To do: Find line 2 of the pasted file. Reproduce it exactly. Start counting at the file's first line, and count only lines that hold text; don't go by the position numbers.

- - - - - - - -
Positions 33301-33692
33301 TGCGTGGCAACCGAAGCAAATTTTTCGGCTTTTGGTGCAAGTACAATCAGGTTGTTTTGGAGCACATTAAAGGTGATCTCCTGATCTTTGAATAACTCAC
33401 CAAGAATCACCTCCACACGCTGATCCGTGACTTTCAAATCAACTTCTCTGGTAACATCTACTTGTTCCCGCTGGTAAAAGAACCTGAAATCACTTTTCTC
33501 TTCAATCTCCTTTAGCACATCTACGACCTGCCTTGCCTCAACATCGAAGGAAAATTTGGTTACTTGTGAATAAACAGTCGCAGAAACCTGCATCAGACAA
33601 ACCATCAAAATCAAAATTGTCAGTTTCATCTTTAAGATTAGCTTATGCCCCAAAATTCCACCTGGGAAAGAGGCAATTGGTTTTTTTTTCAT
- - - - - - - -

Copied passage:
33301 TGCGTGGCAACCGAAGCAAATTTTTCGGCTTTTGGTGCAAGTACAATCAGGTTGTTTTGGAGCACATTAAAGGTGATCTCCTGATCTTTGAATAACTCAC